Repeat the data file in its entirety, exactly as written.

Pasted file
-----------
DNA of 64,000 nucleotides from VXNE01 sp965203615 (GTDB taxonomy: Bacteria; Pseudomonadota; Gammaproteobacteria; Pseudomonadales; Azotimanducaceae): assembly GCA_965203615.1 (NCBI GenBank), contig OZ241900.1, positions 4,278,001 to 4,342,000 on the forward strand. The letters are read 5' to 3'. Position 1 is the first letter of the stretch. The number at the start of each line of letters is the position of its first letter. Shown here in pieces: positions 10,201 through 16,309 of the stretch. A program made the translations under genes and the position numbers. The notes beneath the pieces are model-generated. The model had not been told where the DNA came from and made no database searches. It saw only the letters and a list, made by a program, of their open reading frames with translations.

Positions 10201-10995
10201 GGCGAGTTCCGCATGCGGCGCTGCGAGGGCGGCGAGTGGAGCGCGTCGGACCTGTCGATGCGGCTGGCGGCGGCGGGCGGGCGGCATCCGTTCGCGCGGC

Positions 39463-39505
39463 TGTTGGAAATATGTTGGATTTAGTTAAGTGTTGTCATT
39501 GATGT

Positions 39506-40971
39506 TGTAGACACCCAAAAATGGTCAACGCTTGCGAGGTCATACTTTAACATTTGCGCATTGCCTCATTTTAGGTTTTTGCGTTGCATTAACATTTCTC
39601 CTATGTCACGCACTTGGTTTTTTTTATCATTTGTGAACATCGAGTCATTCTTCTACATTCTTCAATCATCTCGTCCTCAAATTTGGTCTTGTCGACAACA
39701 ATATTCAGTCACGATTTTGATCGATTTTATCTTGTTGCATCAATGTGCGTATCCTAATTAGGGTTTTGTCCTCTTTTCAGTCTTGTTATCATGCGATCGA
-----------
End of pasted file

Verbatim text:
DNA of 64,000 nucleotides from VXNE01 sp965203615 (GTDB taxonomy: Bacteria; Pseudomonadota; Gammaproteobacteria; Pseudomonadales; Azotimanducaceae): assembly GCA_965203615.1 (NCBI GenBank), contig OZ241900.1, positions 4,278,001 to 4,342,000 on the forward strand. The letters are read 5' to 3'. Position 1 is the first letter of the stretch. The number at the start of each line of letters is the position of its first letter. Shown here in pieces: positions 10,201 through 16,309 of the stretch. A program made the translations under genes and the position numbers. The notes beneath the pieces are model-generated. The model had not been told where the DNA came from and made no database searches. It saw only the letters and a list, made by a program, of their open reading frames with translations.

Positions 10201-10995
10201 GGCGAGTTCCGCATGCGGCGCTGCGAGGGCGGCGAGTGGAGCGCGTCGGACCTGTCGATGCGGCTGGCGGCGGCGGGCGGGCGGCATCCGTTCGCGCGGC

Positions 39463-39505
39463 TGTTGGAAATATGTTGGATTTAGTTAAGTGTTGTCATT
39501 GATGT

Positions 39506-40971
39506 TGTAGACACCCAAAAATGGTCAACGCTTGCGAGGTCATACTTTAACATTTGCGCATTGCCTCATTTTAGGTTTTTGCGTTGCATTAACATTTCTC
39601 CTATGTCACGCACTTGGTTTTTTTTATCATTTGTGAACATCGAGTCATTCTTCTACATTCTTCAATCATCTCGTCCTCAAATTTGGTCTTGTCGACAACA
39701 ATATTCAGTCACGATTTTGATCGATTTTATCTTGTTGCATCAATGTGCGTATCCTAATTAGGGTTTTGTCCTCTTTTCAGTCTTGTTATCATGCGATCGA